Tuesday, July 17, 2018

Q&A with Steven Ujifusa: Author of "Barons of the Sea"

Q&A with Steven Ujifusa: Author of Barons of the Sea

1. Your book starts in 1837, with a young Warren Delano at the center. What was the state of American clipper ships and trade with the Chinese at that point, before ‘the race to build the world’s fastest clipper ship’ began?

Even before the first American clipper ships arrived on the high seas in the early 1840s, Alexis de Tocqueville noticed that America captains were hell-bent on speed. “The European navigator is prudent when venturing out to sea,” he wrote. “The American, neglecting such precautions, braves these dangers; he sets sail when the storm is still rumbling by night as well as by day; he spreads full sails to the wind; he repairs storm damage as he goes; and when at last he draws near the end of his voyage, he flies toward the coast as if he could already see the port.”

Before the First Opium War (1839-1842), Western merchants were only allowed to do business in the city of Canton (modern-day Guangzhou). The Chinese government, fearful of foreign influence, tightly regulated all aspects of the tea trade. To grease the wheels of the Chinese bureaucracy, Western merchants used a complex code of bribes and “pidgin” expressions, especially when smuggling opium into China to pay for the tea. The First Opium War changed the rules of the tea trade, at the expense and humiliation of the Chinese government. Shortly before he sailed back to America after a decade in China, Warren wrote home about the need for a new type of vessel that would be able to carry large quantities of tea home, “and fast.” He and other capitalists would invest considerable funds to build sharp, heavily-sparred vessels (with many design-cues from the “opium clippers”) that would out-sail the slow, kettle-bottomed British “East India” packet ships.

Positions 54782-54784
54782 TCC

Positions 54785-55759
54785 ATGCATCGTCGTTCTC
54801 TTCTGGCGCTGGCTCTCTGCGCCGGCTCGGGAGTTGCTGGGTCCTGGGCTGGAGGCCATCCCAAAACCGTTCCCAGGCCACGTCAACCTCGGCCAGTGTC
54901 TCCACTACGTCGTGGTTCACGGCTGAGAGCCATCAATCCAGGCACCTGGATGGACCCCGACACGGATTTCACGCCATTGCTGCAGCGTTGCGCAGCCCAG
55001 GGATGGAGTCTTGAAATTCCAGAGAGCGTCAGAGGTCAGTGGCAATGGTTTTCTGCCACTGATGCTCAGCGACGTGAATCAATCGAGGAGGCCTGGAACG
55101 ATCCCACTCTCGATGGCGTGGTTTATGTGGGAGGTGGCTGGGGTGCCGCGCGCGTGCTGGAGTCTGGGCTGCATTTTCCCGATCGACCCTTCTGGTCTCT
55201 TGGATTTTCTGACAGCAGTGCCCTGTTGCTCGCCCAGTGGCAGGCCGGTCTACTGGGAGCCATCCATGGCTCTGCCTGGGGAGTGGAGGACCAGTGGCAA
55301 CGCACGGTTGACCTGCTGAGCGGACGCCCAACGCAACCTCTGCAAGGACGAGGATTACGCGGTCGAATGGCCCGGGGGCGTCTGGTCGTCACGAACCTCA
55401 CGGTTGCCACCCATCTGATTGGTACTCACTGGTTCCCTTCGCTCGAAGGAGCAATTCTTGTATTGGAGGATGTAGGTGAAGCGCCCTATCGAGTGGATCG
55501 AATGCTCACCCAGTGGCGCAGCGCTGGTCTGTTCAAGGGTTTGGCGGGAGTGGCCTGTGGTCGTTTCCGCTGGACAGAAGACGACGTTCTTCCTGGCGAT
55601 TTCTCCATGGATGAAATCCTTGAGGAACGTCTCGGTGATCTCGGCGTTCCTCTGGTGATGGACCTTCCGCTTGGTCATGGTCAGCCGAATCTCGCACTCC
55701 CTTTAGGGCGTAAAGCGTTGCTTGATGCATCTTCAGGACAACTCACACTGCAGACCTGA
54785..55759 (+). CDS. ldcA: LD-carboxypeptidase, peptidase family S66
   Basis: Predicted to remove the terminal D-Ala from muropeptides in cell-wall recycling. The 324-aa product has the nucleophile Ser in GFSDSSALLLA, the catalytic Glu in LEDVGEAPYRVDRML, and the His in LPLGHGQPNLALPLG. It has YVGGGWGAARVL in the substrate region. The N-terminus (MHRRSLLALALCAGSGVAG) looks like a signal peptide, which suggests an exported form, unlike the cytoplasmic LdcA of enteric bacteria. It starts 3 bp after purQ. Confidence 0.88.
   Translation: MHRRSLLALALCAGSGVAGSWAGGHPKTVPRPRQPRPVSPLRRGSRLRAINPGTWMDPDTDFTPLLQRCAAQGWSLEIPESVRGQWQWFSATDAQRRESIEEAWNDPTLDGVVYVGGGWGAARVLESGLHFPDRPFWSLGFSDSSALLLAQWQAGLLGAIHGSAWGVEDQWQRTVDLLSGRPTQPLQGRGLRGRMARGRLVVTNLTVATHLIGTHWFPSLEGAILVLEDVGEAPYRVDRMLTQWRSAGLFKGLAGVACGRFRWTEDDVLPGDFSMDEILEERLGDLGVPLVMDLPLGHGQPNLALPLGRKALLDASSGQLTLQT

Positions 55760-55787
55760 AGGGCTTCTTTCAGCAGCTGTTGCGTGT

Warren Delano with two of his children, Warren III and Sara. Sara would later become Franklin Delano Roosevelt's mother. Sara Delano Perkins Collection.

2. What are some famous names in Barons of the Sea that you think readers will be surprised to come across, or that surprised you in your research?

The clipper ship fortunes were built to last. The founders and their descendants became the backbone of New York and Boston’s aristocracy, holding positions of leadership in government, finance, education, and the arts. Warren Delano’s grandson Franklin Delano Roosevelt, the 32nd President of the United States, led the nation through the Great Depression and World War II. Roosevelt’s political success was due in large part not just to his maternal grandfather’s fortune, but also to his ferocious drive and poise under pressure. He liked to quote his grandfather Delano’s favorite business maxim: “Never let your left hand know what your right hand is doing.”


3. Why did men decide to join the Chinese tea and opium trade – which seems perilous and required years of separation from their families – what was the appeal? What was life like for the American men who made the trek? What was it like for their families?

Going to China and becoming partner at one of the big China trading firms was one of the quickest ways for a young American to get rich in the early 19th century. It was a bit like moving to Silicon Valley to strike it rich in today’s tech start-up world, only with a much greater chance of dying! Many young men, mostly from New England, dreamed of securing the connections to spend a decade or so in China and come home with a “competence” of at least $100,000, which in those days was enough to make one independently wealthy. Yet it was also a journey fraught with risk. One scion of a clipper ship family died by suicide after being turned down for a company partnership for the third time. Generations of Boston children recited the old lament: “Dear papa done Tanton [gone Canton].” In some cases, wives and children sailed to China and settled on the island of Macao, 80 miles downriver from Canton.